IP proxy services have become a sought-after tool in China less than a month after the country’s main social media platforms started to reveal all users’ location information.

Why it matters: Chinese internet users are in a cat and mouse game with the country’s social media platforms which have dealt a blow to users’ privacy by forcing them to reveal their geolocation. 

  • Since April 15, major Chinese social media platforms including ByteDance’s Jinri Toutiao and Douyin, Kuaishou, and Xiaohongshu announced that they will start to display all users’ location information by way of revealing the region where their IP addresses are located. Weibo did the same in late April. Most Chinese users don’t have an option to turn off their IP locations. Thus, many online businesses are selling fake IP proxy services to help users to cover up their true location.
  • The new measure has already exposed many accounts for promoting content unrelated to their locations. For example, an account with an IP address in the central province of Hunan was shown running a marketing account on local fun activities in the capital city, Beijing. 

Details: Chinese media outlet The Paper on Thursday reported (in Chinese) that many businesses are now selling services that change IP addresses for as little as RMB 6 ($0.9) per day on e-commerce platforms like Taobao. Many of these businesses say that they can alter location information (in Chinese) on platforms like Weibo and Douyin.

  • The new rules have had an eye-opening effect on many users. For instance, the Weibo account of Bill Gates, the founder of Microsoft, shows it has an IP address in the central province of Henan, possibly revealing the whereabouts of the team that runs the account (the IP address is only revealed to logged in users). Meanwhile, many popular marketing personalities with overseas images and selling points are shown to be located in China.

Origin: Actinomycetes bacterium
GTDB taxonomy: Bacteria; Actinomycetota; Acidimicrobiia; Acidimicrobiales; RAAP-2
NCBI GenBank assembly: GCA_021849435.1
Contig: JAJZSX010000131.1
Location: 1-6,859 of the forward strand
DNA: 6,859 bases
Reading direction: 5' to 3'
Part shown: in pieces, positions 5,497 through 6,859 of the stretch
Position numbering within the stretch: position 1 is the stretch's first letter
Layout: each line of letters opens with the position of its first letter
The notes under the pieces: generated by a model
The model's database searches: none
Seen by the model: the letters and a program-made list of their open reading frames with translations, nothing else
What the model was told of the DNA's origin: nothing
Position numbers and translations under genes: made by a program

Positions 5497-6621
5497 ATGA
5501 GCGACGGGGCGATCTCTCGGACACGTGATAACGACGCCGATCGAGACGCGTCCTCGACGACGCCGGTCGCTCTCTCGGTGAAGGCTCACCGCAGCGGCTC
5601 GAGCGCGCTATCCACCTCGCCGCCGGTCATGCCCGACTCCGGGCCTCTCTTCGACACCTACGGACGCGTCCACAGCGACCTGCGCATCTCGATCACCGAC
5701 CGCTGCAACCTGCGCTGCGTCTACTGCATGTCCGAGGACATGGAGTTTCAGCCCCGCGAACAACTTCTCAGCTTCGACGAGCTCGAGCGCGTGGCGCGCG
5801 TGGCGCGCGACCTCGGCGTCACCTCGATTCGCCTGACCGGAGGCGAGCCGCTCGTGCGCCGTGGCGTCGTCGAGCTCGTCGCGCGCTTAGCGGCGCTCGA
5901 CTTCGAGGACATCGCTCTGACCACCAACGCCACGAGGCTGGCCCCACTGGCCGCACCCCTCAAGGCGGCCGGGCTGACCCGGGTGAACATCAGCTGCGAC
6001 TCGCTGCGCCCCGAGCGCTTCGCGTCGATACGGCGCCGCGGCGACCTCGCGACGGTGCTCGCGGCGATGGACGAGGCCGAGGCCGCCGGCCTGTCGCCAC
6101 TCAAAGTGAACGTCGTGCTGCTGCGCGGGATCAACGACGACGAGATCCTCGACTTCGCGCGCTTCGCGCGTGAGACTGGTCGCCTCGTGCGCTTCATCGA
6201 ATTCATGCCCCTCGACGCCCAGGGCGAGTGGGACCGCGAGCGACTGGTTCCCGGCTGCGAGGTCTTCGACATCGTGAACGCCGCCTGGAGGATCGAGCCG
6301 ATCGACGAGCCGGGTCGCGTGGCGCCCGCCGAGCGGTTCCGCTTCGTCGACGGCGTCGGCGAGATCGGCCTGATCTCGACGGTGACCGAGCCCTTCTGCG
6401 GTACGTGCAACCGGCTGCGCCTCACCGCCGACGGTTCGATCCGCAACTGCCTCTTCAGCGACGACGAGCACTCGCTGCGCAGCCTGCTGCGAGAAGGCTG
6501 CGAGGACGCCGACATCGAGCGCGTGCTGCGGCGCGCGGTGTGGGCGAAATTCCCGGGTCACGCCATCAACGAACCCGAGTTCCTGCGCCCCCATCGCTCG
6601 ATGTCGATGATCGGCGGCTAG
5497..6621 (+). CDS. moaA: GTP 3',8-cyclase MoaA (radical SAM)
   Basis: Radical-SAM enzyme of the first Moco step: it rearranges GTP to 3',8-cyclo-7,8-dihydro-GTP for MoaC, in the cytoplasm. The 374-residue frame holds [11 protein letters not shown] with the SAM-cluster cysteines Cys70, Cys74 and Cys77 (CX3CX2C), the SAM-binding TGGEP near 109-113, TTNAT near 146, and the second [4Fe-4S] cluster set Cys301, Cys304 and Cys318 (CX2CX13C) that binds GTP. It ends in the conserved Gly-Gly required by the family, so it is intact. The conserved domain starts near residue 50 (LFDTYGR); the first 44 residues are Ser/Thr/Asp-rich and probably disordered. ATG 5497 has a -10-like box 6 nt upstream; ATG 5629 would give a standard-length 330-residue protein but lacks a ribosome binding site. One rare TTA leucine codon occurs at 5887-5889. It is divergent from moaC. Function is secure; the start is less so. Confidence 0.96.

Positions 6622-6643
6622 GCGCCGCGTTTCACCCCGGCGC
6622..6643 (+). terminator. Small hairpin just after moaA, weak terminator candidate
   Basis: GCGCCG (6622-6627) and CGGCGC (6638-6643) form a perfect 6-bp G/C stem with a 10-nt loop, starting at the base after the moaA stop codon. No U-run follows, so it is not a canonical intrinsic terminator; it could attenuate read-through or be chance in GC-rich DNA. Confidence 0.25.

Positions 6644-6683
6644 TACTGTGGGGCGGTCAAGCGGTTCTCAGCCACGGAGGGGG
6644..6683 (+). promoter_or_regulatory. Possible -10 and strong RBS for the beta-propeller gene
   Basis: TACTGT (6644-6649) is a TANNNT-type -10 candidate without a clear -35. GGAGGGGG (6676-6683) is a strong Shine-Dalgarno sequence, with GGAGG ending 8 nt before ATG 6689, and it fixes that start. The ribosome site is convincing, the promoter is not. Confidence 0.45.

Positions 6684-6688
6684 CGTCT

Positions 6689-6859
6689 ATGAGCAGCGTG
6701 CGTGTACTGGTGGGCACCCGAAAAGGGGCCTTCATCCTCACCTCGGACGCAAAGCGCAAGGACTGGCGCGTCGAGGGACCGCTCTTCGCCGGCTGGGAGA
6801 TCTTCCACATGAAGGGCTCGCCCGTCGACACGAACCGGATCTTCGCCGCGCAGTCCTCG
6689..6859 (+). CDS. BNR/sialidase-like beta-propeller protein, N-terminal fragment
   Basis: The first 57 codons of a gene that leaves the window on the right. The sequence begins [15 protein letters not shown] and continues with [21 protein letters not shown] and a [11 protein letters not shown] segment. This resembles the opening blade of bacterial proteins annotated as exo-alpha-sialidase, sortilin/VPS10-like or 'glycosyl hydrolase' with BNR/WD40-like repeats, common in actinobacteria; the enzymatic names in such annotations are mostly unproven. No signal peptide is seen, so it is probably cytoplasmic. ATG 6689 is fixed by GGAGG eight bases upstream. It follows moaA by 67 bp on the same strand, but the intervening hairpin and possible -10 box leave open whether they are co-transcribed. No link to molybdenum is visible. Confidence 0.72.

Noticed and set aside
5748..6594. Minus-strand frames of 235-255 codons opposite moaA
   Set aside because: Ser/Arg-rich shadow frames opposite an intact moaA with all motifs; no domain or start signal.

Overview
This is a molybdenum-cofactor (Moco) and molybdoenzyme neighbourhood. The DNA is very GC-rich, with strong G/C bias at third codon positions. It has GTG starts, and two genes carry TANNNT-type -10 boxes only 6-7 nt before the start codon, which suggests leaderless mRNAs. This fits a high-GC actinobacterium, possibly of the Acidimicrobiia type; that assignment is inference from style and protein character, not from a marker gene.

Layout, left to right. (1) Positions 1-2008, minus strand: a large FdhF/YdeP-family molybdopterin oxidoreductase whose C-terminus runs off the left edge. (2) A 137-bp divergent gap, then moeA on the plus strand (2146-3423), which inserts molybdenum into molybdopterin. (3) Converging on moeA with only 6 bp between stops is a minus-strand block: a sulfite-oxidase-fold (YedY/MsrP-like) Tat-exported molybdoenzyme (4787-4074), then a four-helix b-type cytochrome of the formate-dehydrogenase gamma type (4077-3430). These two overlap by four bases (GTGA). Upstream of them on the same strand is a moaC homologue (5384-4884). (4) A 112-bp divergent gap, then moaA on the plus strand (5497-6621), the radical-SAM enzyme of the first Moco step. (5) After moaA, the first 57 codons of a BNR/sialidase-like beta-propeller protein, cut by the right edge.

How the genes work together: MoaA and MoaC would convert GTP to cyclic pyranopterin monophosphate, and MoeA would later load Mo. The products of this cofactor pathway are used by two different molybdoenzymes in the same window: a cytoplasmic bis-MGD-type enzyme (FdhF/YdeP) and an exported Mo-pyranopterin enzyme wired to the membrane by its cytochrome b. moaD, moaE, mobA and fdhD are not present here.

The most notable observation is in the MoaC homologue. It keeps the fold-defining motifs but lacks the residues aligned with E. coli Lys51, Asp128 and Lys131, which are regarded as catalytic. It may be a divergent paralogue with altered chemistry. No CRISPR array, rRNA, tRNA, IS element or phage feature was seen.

• IP addresses can reveal users’ approximate geographic information. An IP proxy service can route one’s connection to another location so as to hide their real location. 

Context: Social e-commerce platform Xiaohongshu is one of the few platforms that gives users the option to hide their location information. 

  • Toutiao, ByteDance’s algorithm-driven feed platform, began displaying the location of users’ profit pages on April 15.
  • Weibo announced that it would display all users’ locations (in Chinese) based on IP address on April 28. The Chinese version of TikTok, Douyin, also began showings the user’s’ IP locations on April 29.
  • On April 30, Quora-like Zhihu also rolled out a similar feature to display location information (in Chinese) in all new replies, aiming to maintain a “healthy and clear community.”

Ward Zhou is a tech reporter based in Shanghai. He covers stories about industry of digital content, hardware, and anything geek. Reach him via ward.zhou[a]technode.com or Twitter @zhounanyu.